In New York, for example, a party was not barred by issue preclusion from bringing a claim under New York’s supplementary underinsurance motorist (SUM) policy even though she had been awarded only $25,000 in the underlying third-party arbitration. The SUM carrier’s claim that the prior small arbitration award collaterally estopped the policyholder from pursuing a larger SUM claim was rejected. Although recognizing that collateral estoppel would apply to arbitration awards, the court noted that the plaintiff and the defendant in the underlying third-party case had limited the scope of their arbitration by stipulating in their arbitration agreement that the decision rendered by the arbitrator was to be conclusive “only as to the matters being adjudicated in said arbitrations pertaining to the parties present” and was to have no “collateral effect as to the same or similar issues in companion claims or actions arising out of the incident which is the subject of said arbitration.” (See the New York Supreme Court, Appellate Division opinion in Matter of State Farm Insurance Co. v Smith .)
The court’s decision in this regard tracked Section 84 (4) of the Restatement of Judgments, Second , which provides: “If the terms of an agreement to arbitrate limit the binding effect of the award in another jurisdiction or arbitration proceeding, the extent to which the award has conclusive effect is determined in accordance with that limitation.”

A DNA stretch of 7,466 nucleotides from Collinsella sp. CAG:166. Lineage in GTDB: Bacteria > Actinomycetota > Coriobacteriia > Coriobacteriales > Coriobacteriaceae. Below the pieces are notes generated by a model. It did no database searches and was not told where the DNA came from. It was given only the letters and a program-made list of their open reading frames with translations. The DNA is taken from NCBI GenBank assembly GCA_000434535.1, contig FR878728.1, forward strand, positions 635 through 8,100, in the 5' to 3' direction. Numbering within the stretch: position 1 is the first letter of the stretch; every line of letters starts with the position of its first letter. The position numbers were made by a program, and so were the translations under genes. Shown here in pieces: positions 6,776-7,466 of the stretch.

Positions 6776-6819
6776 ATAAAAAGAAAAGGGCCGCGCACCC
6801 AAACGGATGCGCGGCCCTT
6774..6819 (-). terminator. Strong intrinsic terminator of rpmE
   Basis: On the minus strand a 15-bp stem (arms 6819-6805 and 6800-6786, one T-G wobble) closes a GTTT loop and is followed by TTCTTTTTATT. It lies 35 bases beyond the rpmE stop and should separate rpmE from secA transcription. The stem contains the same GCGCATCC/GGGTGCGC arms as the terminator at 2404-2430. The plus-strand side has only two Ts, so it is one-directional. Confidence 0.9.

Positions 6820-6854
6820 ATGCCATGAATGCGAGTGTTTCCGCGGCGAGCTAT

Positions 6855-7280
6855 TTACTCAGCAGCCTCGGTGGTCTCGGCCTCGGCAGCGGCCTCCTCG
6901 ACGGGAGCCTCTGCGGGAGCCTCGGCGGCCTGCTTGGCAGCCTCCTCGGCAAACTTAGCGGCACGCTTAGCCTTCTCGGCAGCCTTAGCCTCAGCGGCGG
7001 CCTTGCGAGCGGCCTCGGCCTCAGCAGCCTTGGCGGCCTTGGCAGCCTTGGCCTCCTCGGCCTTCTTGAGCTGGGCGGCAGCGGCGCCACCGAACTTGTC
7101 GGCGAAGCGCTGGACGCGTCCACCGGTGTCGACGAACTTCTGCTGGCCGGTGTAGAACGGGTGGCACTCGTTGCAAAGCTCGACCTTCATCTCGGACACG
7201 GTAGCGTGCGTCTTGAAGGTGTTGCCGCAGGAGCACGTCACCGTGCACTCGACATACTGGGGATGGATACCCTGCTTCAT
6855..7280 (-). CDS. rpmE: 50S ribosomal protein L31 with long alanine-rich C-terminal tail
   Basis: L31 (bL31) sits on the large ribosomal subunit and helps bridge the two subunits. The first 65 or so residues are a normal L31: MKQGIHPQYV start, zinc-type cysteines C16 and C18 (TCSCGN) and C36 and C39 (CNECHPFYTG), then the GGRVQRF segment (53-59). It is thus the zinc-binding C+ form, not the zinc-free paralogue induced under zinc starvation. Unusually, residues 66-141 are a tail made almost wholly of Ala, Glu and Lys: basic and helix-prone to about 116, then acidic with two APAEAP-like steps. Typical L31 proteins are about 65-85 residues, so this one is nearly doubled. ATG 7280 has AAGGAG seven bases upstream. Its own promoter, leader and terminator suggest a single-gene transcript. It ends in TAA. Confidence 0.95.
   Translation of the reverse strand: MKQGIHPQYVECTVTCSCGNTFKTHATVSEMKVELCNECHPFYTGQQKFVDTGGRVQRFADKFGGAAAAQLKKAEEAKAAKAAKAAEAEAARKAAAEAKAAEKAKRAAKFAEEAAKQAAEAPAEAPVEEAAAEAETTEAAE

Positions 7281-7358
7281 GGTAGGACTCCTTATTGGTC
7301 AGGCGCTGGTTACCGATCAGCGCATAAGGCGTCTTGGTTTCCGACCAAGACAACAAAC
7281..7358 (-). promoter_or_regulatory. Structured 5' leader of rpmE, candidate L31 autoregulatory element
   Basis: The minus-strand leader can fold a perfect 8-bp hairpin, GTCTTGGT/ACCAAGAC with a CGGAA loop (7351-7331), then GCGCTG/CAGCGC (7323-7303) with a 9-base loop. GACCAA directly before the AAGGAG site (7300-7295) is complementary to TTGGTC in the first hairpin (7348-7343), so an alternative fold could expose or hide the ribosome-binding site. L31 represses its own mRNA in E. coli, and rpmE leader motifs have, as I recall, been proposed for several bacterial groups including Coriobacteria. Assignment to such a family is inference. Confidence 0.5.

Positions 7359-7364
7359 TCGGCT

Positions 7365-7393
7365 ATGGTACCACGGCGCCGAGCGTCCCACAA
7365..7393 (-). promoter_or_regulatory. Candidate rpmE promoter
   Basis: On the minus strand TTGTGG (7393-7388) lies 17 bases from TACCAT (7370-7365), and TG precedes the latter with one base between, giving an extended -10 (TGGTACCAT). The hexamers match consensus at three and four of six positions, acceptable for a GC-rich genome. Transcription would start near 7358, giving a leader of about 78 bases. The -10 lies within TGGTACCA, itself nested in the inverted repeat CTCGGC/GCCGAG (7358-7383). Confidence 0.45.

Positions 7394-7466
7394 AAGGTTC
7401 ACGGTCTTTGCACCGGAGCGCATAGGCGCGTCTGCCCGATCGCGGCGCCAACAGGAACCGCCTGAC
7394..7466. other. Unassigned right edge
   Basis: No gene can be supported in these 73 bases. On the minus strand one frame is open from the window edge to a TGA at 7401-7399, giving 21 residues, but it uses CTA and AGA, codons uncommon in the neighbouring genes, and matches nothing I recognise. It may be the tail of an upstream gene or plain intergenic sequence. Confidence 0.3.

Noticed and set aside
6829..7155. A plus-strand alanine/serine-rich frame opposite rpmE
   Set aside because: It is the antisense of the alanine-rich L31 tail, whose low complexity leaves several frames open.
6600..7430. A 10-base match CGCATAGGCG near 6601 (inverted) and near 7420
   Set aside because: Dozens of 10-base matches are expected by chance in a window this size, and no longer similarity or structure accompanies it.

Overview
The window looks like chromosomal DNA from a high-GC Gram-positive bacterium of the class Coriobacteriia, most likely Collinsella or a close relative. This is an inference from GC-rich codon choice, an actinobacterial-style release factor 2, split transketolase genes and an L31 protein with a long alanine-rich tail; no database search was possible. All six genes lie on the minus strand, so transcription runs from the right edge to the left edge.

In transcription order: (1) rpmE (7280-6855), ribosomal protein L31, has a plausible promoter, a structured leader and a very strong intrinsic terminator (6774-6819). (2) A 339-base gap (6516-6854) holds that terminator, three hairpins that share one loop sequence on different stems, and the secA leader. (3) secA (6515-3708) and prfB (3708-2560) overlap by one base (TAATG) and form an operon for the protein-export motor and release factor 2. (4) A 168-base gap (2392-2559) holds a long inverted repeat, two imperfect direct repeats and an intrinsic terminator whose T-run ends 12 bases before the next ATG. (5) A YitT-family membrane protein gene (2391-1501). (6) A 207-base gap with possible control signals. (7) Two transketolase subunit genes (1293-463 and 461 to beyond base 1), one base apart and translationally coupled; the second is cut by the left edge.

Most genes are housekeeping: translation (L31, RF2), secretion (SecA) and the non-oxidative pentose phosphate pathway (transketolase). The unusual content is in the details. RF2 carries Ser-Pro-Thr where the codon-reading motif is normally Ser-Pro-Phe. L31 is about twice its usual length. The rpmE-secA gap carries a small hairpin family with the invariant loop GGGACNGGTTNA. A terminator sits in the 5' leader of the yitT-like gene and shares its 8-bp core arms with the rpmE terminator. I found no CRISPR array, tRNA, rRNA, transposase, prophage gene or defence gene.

As the comment to that section notes, “Such a limitation should normally be given effect under principles of contract law, for the parties are under no obligation to submit themselves to arbitration with broader effects than may be agreed upon.” (See the 2005 Pennsylvania Commonwealth Court case Frog Switch and Manufacturing Co. v. Pennsylvania Human Relations Commission .)
Accordingly, parties contemplating arbitration who fear that the results might preclude the assertion of a claim or defense in the future — particularly if there may be future proceedings related to the incident or their relationship — may wish to consider the use of such limiting language that will restrict the reach of the arbitration to the award of the arbitrators alone and not to any collateral matters associated with it. •
Abraham J. Gafni is a mediator/arbitrator with ADR Options and a professor at Villanova University School of Law.